Reaching out a way of life for Upper Burrell couple
For Betty and Bill Beestrice, giving back has taken many forms over the years.
The Upper Burrell couple may be familiar to those in the township as organizers of regular holiday parties for young and old.
Both retired from PPG, they have put together Easter and Halloween parties for the township's children and Christmas parties for its seniors for close to a decade.
And that wouldn't be the only reason they may be familiar to many.
For nearly 50 years, they were deeply involved as volunteers with the Shamrocks drum and baton corps.
They estimate that several thousand local kids were involved with the group, which not only performed in local parades, but traveled and competed across the nation.
“It was a very good organization,” Betty Beestrice said. “We even helped other corps.”
The couple's two daughters even were involved, starting from the time they were little. When they were older, they served as Shamrocks instructors.
The group disbanded about 10 years ago, but its members still remember their time with Shamrocks, as well as the Beestrices. Some of them, Bill Beetrice noted, even say it was among the best times of their lives.
Providing fun and camaraderie for those in the township is now the Beestrices' primary way of reaching out. They do so several times a year, to the delight of many in the rural community.
“Even before they are done preparing for their current event, they are working on planning the next one,” said township manager Amy Rockwell.
“They volunteer many hours of their time in planning and preparing.
While many organizations are losing volunteers, we are very lucky to have the Beestrices, who continue to do this for the township.”
Among their planning and preparations are efforts to come up with creative games for the children's events for Easter and Halloween and securing donations for prizes to give away at the seniors' Christmas luncheon.
Bill Beestrice estimates they put hundreds of miles on their car in search of donations like free oil changes and even trips from local travel agencies for the senior luncheon.
As with Shamrocks before, the Beestrices' daughters pitch in to help mom and dad.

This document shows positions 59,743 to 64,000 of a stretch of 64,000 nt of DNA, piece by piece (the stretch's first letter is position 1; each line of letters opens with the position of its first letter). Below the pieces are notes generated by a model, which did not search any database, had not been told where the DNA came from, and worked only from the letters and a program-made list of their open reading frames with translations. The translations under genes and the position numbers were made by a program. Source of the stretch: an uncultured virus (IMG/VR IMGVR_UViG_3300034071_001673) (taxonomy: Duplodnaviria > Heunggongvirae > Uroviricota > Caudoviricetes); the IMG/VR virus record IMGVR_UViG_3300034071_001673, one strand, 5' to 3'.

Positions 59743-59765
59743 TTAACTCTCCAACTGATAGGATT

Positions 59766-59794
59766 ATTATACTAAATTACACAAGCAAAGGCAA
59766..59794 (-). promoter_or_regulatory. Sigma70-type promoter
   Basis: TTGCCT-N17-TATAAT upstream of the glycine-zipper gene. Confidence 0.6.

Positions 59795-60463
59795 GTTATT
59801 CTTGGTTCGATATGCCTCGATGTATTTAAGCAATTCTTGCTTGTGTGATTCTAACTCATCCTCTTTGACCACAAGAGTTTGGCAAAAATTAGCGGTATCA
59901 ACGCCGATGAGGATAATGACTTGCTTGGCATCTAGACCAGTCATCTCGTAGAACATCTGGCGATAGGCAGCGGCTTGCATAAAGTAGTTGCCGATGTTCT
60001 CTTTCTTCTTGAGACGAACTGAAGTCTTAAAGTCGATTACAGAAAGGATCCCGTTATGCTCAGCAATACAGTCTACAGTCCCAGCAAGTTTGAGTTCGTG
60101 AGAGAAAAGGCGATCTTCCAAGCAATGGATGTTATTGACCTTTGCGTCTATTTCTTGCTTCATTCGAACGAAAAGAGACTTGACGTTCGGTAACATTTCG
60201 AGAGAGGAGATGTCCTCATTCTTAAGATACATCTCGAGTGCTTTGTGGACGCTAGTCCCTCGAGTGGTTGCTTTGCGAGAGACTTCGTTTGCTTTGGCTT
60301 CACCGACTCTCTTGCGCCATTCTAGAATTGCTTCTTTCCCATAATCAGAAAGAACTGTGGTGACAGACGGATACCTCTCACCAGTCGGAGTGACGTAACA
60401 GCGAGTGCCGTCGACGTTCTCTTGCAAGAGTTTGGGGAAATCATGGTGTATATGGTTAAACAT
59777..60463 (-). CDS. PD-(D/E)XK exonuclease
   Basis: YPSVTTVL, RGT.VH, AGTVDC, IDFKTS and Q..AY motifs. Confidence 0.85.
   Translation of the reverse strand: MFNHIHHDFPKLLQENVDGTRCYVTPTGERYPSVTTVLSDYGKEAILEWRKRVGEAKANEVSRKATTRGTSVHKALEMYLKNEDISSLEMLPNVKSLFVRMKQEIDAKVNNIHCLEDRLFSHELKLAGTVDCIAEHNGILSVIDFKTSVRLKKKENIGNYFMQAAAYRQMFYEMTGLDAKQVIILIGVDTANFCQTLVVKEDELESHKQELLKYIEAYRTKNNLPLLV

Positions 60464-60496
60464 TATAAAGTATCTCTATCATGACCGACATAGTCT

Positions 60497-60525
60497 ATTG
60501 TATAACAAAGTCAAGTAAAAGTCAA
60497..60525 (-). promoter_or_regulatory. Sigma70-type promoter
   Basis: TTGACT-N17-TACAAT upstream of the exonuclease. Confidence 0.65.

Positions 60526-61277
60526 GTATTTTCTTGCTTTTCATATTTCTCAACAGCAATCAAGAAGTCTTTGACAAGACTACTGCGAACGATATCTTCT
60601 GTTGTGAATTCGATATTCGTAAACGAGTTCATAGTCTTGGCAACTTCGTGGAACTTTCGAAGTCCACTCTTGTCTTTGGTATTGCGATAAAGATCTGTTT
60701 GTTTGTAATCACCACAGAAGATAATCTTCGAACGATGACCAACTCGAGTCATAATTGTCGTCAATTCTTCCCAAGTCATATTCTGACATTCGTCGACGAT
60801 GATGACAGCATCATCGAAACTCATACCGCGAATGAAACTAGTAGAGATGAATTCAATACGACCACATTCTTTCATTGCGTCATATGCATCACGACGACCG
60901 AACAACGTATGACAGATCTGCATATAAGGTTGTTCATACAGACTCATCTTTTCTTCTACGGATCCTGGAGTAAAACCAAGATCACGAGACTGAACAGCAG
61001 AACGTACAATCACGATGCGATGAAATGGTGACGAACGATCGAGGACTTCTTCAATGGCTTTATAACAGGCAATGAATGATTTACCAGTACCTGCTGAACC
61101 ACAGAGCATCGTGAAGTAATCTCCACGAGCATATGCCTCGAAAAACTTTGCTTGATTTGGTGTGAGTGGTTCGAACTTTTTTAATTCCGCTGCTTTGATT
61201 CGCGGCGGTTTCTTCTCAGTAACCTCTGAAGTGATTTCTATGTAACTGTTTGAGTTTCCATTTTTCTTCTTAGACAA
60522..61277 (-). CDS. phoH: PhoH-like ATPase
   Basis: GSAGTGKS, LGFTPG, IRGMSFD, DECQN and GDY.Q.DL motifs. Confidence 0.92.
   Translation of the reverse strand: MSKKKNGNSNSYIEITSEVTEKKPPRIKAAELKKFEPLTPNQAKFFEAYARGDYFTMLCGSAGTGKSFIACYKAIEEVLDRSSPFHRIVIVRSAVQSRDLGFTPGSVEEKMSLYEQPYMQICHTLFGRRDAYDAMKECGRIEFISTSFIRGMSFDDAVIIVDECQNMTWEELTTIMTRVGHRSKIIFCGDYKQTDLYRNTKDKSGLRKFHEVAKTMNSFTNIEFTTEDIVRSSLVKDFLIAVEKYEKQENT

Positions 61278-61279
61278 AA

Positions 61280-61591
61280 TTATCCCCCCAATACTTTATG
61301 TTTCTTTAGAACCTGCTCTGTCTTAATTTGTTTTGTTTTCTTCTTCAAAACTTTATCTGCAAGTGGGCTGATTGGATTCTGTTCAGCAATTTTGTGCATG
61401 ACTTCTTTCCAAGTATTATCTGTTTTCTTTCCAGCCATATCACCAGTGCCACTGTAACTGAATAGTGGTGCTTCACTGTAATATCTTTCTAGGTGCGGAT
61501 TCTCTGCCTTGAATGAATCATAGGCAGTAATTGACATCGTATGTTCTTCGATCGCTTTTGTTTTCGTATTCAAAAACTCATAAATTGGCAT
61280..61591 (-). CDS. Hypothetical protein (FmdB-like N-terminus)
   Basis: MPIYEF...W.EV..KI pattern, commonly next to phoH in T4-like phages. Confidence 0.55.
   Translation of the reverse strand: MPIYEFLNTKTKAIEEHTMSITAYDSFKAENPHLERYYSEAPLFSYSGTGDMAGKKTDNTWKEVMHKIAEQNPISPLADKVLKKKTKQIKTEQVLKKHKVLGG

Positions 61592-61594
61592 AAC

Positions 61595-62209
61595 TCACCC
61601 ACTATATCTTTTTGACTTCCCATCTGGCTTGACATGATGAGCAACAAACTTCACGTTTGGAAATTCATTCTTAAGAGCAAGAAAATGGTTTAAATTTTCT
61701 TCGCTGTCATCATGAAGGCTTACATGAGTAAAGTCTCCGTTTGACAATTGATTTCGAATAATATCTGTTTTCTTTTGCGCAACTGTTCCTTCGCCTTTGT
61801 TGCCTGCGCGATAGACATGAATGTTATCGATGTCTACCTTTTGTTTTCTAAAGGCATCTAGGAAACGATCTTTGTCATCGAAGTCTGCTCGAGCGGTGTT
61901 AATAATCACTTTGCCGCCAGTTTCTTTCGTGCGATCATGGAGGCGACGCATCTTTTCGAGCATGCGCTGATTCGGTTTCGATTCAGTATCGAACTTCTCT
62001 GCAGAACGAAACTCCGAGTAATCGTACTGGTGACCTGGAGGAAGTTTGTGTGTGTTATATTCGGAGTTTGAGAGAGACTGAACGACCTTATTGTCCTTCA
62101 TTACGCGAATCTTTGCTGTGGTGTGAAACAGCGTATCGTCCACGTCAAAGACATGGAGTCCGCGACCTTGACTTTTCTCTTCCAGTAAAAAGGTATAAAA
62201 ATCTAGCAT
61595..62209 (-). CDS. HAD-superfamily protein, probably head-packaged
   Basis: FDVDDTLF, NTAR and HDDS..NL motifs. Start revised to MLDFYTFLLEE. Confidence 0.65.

The children's events attract well over 50 partygoers, while about 90 attend the seniors' Christmas event.
With activities like “Hippity Hop Hunt,” “Daffy Duck Pond” and “Jumpin' Jelly Beans,” the Easter party was the Beestrices' most recent Upper Burrell event.
Bill Beestrice credits his wife with being the creative mastermind.
She gives him props, too.
Motioning around their living room, she noted that when it's filled with items for a party, her husband is happy to load up the car and take everything to the township building where the events are held “whether he has to make five trips, or 10.”
Show commenting policy
TribLive commenting policy
You are solely responsible for your comments and by using TribLive.com you agree to our Terms of Service.
We moderate comments. Our goal is to provide substantive commentary for a general readership. By screening submissions, we provide a space where readers can share intelligent and informed commentary that enhances the quality of our news and information.
While most comments will be posted if they are on-topic and not abusive, moderating decisions are subjective. We will make them as carefully and consistently as we can. Because of the volume of reader comments, we cannot review individual moderation decisions with readers.
We value thoughtful comments representing a range of views that make their point quickly and politely. We make an effort to protect discussions from repeated comments either by the same reader or different readers.
We follow the same standards for taste as the daily newspaper. A few things we won't tolerate: personal attacks, obscenity, vulgarity, profanity (including expletives and letters followed by dashes), commercial promotion, impersonations, incoherence, proselytizing and SHOUTING. Don't include URLs to Web sites.
We do not edit comments. They are either approved or deleted. We reserve the right to edit a comment that is quoted or excerpted in an article. In this case, we may fix spelling and punctuation.
We welcome strong opinions and criticism of our work, but we don't want comments to become bogged down with discussions of our policies and we will moderate accordingly.
We appreciate it when readers and people quoted in articles or blog posts point out errors of fact or emphasis and will investigate all assertions. But these suggestions should be sent via e-mail. To avoid distracting other readers, we won't publish comments that suggest a correction. Instead, corrections will be made in a blog post or in an article.
- USW workers to march on ATI headquarters
- Animal Protectors of Allegheny Valley offers free services at clinic
- Judge lets New Kensington Ten Commandments monument stand
- ATI workers retire early to ensure pension
- Valley flocks to welcome new Greensburg bishop
- Parks Township breeder hosts 3rd annual Lab Fest
- Harrison residents want answers to flooding concerns